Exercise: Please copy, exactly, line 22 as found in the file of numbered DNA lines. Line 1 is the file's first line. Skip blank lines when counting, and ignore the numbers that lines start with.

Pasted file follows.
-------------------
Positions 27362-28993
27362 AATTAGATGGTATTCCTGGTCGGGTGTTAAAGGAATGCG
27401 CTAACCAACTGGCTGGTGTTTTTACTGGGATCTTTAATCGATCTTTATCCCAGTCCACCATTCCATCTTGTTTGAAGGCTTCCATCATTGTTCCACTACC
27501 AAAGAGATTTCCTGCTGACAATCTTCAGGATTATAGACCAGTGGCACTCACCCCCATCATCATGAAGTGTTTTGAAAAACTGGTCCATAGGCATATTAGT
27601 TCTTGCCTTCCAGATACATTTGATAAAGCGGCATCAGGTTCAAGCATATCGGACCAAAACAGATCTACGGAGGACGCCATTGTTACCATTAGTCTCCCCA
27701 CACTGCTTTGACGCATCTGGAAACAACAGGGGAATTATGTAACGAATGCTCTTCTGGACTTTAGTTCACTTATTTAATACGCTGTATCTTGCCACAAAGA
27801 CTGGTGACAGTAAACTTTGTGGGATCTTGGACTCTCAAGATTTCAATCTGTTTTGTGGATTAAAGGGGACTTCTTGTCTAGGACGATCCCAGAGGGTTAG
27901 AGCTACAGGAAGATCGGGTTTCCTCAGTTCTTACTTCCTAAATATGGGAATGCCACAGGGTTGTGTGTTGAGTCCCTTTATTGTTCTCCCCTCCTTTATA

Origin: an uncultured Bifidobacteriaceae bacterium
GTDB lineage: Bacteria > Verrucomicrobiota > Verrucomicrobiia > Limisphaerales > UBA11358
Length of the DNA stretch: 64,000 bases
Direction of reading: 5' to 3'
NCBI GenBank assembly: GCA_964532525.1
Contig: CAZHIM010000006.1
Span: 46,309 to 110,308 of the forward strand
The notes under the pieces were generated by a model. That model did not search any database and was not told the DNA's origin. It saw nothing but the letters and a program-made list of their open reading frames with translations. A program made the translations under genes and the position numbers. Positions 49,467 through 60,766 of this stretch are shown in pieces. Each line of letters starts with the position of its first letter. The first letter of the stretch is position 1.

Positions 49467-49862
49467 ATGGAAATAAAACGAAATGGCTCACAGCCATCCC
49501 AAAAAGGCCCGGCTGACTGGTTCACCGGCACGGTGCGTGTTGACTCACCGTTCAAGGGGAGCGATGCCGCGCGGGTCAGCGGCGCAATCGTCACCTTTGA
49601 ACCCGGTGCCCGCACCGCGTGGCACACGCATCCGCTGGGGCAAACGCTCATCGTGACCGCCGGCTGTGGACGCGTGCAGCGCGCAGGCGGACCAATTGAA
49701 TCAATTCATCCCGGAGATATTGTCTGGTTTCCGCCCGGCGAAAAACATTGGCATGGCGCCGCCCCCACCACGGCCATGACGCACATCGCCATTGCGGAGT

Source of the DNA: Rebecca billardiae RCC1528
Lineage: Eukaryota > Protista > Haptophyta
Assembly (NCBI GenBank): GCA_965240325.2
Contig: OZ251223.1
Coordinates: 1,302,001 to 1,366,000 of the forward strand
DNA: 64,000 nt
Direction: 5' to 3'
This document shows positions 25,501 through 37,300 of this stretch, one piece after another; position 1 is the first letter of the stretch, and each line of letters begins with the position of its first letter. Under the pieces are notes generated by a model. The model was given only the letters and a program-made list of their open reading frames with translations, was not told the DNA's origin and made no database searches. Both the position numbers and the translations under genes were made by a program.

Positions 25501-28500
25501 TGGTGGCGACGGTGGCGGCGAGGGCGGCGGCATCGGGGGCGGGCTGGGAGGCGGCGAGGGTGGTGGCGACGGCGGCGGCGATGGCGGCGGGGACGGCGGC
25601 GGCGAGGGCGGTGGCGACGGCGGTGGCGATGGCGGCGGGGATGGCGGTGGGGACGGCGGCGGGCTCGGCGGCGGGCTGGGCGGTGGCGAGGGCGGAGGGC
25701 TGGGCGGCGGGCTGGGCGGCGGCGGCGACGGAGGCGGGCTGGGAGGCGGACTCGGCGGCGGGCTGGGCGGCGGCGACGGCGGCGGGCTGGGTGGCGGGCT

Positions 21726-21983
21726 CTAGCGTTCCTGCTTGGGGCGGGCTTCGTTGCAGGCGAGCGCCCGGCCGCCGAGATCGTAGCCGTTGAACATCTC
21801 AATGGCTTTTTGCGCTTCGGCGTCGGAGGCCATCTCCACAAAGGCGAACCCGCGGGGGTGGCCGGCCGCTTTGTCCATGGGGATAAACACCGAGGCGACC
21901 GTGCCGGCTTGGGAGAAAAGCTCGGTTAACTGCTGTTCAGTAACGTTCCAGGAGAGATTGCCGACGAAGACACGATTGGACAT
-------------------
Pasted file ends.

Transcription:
Source of the DNA: Rebecca billardiae RCC1528